Why Is Mapping Important?
Broadband mapping is a critical step toward visualizing what communities still lack access to high-speed, affordable internet in our state. The Federal Communications Commission has published maps to determine how much broadband funding states will receive from the federal government to shore up gaps in their internet service. As part of this process, states, residents, cities, parishes and businesses were encouraged to challenge the accuracy of these maps. Because accuracy is the determining factor for federal broadband funding, we are working to ensure communities stay engaged with the mapping process and that the level of service indicated on these maps reflects the reality on the ground.
There are many resources available to identify broadband access, federal programs and mapping tools that stakeholders can use to investigate what is available and coming to your community. Linked below are just a few!
The FCC Fixed Broadband Deployment Map is a great starting point for local governmental units. While not exact, this map can give local leaders a directional sense of the areas within their communities that may lack access to broadband service
The Rural Digital Opportunity Fund is a federal program that awarded funding to internet service providers who committed to providing broadband service to unserved areas. These locations are important to local governmental units for two reasons. First, as a community works to solve its digital divide, it may be beneficial to communicate with RDOF winning companies that will be deploying broadband in areas near your community. Secondly, if a community would like to participate as a partner in the GUMBO grant program, it is important to know that RDOF areas are not eligible.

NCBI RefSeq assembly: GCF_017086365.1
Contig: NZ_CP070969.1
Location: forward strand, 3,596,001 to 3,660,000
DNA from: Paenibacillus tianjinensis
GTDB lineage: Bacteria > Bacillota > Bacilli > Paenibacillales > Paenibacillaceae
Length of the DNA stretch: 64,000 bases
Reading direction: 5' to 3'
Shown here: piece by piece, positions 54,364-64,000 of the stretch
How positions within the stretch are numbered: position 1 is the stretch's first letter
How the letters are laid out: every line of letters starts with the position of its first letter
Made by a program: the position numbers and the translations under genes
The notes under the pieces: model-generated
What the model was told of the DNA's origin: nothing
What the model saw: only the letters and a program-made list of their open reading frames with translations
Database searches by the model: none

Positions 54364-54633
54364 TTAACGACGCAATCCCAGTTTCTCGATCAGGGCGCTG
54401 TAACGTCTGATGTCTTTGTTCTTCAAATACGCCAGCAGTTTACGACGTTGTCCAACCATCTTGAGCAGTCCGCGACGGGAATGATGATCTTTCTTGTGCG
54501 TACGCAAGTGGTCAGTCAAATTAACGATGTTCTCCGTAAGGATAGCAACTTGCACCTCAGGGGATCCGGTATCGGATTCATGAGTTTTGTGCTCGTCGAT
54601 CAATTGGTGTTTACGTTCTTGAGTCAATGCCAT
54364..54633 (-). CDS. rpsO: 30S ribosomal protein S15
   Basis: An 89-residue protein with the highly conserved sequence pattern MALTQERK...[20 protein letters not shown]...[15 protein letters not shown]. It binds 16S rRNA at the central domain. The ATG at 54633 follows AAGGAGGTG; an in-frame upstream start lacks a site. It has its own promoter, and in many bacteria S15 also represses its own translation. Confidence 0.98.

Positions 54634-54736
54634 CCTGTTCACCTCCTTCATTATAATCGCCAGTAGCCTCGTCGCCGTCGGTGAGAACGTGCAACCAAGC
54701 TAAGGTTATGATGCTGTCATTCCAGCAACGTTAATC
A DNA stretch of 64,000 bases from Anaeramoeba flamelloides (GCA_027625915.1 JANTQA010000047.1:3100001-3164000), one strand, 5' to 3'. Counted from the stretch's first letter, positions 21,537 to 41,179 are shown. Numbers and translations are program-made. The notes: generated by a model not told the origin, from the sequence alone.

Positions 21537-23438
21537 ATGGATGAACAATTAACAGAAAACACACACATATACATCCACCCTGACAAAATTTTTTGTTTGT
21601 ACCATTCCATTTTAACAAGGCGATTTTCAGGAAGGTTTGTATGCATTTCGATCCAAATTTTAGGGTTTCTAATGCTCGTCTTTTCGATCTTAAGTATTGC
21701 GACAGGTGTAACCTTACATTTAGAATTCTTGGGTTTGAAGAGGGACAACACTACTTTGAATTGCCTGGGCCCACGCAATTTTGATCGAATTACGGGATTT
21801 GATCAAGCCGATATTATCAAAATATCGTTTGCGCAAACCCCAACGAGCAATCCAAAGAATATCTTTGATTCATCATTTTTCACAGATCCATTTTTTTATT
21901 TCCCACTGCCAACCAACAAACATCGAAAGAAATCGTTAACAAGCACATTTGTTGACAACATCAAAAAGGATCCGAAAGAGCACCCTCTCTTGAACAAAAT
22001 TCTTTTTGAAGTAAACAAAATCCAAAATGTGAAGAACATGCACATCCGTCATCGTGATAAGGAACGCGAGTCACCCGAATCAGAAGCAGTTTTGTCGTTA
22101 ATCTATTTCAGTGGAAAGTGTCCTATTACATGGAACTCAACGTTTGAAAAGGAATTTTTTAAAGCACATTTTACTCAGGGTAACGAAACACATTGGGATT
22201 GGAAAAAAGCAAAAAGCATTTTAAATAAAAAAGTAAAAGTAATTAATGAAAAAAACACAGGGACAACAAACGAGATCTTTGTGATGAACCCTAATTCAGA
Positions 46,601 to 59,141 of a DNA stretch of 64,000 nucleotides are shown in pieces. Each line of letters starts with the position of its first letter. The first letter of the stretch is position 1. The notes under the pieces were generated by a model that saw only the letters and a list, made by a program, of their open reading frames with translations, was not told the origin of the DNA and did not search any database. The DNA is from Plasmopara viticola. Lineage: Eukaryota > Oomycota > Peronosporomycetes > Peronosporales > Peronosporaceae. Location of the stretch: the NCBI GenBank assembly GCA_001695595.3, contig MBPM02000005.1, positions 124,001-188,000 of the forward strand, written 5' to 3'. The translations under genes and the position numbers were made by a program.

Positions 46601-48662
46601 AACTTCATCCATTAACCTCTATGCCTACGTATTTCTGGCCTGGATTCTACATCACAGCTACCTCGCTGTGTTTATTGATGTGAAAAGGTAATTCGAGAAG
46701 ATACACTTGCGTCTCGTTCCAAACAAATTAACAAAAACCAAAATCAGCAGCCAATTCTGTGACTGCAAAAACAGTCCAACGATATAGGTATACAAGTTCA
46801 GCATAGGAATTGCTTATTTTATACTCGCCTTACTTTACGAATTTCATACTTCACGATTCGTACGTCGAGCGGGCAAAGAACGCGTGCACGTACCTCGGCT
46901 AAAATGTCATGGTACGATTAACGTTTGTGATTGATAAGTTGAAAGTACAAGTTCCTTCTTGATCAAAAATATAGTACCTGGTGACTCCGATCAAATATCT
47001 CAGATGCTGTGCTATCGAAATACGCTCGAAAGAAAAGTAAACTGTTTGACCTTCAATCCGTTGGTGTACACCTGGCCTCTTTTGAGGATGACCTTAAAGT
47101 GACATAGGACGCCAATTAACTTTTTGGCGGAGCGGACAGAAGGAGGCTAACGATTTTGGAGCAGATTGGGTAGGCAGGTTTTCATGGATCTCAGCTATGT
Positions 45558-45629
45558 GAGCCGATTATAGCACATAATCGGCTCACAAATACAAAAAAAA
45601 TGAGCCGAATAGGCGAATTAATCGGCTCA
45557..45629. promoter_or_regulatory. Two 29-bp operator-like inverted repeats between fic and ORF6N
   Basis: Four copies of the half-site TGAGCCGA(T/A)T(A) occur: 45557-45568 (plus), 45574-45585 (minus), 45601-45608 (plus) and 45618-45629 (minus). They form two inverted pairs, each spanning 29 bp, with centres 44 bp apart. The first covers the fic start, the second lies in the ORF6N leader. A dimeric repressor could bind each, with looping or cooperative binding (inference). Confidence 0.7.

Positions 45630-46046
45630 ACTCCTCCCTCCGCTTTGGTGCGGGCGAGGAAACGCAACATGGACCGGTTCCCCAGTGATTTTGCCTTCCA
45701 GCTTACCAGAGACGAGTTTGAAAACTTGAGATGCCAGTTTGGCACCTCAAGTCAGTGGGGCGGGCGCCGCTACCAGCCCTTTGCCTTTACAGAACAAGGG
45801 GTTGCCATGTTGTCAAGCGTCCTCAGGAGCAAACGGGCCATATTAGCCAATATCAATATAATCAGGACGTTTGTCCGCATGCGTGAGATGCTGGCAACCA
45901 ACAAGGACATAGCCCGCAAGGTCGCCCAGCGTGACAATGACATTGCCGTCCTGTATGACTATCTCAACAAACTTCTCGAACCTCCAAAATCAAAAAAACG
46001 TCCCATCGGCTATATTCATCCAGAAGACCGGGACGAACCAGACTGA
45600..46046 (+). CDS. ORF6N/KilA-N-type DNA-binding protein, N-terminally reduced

The Connect America Fund was a comprehensive reform of the Universal Service Fund (USF) and Intercarrier Compensation (ICC) systems to accelerate broadband build-out to the approximately 23 million Americans (as of December 31, 2013) who lacked access to infrastructure capable of providing 10/1 Mbps fixed broadband.
The Connect America Fund Phase II was part of the FCC’s reform and modernization of its universal service support programs. In 2018, 103 bidders won $1.49 billion over 10 years to provide fixed broadband and voice services to over 700,000 locations in 45 states.
The ReConnect Program offers unique federal financing and funding options in the form of loans, grants, and loan/grant combinations to facilitate broadband deployment in areas of rural America that don’t currently have sufficient access to broadband.
The U.S. Department of Commerce’s NTIA released a new publicly available digital map that displays key indicators of broadband needs across the country. This map links poverty usage and broadband access by compiling data sets to show where high-poverty communities are located with relation to internet usage patterns and access to computers and related equipment.